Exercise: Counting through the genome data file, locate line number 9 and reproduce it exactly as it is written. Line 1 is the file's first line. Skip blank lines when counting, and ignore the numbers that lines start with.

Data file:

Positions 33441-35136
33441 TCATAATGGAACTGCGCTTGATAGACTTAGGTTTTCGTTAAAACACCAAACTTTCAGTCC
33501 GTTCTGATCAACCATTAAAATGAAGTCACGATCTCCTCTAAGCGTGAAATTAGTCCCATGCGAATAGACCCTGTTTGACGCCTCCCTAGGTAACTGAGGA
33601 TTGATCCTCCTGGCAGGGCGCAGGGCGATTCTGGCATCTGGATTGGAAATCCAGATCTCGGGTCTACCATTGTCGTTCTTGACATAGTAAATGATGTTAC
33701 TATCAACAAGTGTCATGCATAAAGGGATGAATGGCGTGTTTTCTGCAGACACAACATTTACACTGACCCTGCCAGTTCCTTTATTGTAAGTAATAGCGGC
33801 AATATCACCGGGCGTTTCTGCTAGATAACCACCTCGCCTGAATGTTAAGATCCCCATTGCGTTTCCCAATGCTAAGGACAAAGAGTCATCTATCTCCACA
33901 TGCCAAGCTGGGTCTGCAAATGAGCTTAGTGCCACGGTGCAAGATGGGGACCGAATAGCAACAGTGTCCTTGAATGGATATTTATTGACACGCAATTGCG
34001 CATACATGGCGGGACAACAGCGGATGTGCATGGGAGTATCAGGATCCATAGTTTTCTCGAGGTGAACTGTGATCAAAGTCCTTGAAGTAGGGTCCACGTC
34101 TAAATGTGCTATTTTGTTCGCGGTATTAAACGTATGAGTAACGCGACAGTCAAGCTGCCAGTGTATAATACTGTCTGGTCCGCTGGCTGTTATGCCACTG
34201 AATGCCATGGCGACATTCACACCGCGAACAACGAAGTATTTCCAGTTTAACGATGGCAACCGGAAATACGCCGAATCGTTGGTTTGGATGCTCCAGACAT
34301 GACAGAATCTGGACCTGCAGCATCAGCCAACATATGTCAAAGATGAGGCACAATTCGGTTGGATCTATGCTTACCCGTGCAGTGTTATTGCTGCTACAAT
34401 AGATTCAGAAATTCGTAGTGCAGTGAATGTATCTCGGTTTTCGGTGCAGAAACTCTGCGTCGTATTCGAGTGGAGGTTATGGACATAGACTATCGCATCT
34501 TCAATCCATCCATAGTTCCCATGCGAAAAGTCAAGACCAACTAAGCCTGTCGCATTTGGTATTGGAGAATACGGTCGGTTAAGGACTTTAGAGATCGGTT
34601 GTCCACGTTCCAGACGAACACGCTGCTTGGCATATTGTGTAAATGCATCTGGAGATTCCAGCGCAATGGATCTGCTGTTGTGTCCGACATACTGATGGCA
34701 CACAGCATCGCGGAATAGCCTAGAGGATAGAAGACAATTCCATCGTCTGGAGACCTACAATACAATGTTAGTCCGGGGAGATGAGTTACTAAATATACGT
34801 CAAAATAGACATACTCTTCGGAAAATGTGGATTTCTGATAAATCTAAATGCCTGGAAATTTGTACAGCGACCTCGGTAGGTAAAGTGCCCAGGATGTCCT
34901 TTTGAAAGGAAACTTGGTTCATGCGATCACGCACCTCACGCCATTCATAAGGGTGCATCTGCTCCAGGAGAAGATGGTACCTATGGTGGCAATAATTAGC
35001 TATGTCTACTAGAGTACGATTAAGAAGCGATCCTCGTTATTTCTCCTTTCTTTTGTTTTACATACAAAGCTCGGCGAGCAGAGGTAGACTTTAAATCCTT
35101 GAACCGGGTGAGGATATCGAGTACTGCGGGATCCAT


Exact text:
34101 TAAATGTGCTATTTTGTTCGCGGTATTAAACGTATGAGTAACGCGACAGTCAAGCTGCCAGTGTATAATACTGTCTGGTCCGCTGGCTGTTATGCCACTG